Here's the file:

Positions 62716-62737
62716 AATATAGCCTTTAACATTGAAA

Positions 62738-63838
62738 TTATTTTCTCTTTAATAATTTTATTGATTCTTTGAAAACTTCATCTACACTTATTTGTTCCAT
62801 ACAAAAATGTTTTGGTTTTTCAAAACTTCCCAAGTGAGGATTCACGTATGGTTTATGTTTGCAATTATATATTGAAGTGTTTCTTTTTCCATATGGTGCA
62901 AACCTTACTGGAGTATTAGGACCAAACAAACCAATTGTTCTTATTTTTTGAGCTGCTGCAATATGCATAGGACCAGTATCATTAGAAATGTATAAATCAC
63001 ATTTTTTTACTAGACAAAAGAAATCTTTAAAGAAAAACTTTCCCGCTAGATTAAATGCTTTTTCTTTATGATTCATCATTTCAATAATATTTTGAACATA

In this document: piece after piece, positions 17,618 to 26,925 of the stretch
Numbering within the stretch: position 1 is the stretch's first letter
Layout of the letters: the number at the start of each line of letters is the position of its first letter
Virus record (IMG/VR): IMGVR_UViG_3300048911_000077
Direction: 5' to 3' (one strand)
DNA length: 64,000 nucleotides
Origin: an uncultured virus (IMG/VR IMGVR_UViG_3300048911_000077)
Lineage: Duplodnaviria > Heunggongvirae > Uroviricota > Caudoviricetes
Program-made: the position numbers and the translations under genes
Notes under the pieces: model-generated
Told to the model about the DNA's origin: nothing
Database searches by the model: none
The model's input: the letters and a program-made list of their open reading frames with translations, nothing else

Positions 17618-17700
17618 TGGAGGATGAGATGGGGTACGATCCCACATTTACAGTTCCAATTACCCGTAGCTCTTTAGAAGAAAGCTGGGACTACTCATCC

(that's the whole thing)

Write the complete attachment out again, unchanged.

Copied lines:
Positions 62716-62737
62716 AATATAGCCTTTAACATTGAAA

Positions 62738-63838
62738 TTATTTTCTCTTTAATAATTTTATTGATTCTTTGAAAACTTCATCTACACTTATTTGTTCCAT
62801 ACAAAAATGTTTTGGTTTTTCAAAACTTCCCAAGTGAGGATTCACGTATGGTTTATGTTTGCAATTATATATTGAAGTGTTTCTTTTTCCATATGGTGCA
62901 AACCTTACTGGAGTATTAGGACCAAACAAACCAATTGTTCTTATTTTTTGAGCTGCTGCAATATGCATAGGACCAGTATCATTAGAAATGTATAAATCAC
63001 ATTTTTTTACTAGACAAAAGAAATCTTTAAAGAAAAACTTTCCCGCTAGATTAAATGCTTTTTCTTTATGATTCATCATTTCAATAATATTTTGAACATA

In this document: piece after piece, positions 17,618 to 26,925 of the stretch
Numbering within the stretch: position 1 is the stretch's first letter
Layout of the letters: the number at the start of each line of letters is the position of its first letter
Virus record (IMG/VR): IMGVR_UViG_3300048911_000077
Direction: 5' to 3' (one strand)
DNA length: 64,000 nucleotides
Origin: an uncultured virus (IMG/VR IMGVR_UViG_3300048911_000077)
Lineage: Duplodnaviria > Heunggongvirae > Uroviricota > Caudoviricetes
Program-made: the position numbers and the translations under genes
Notes under the pieces: model-generated
Told to the model about the DNA's origin: nothing
Database searches by the model: none
The model's input: the letters and a program-made list of their open reading frames with translations, nothing else

Positions 17618-17700
17618 TGGAGGATGAGATGGGGTACGATCCCACATTTACAGTTCCAATTACCCGTAGCTCTTTAGAAGAAAGCTGGGACTACTCATCC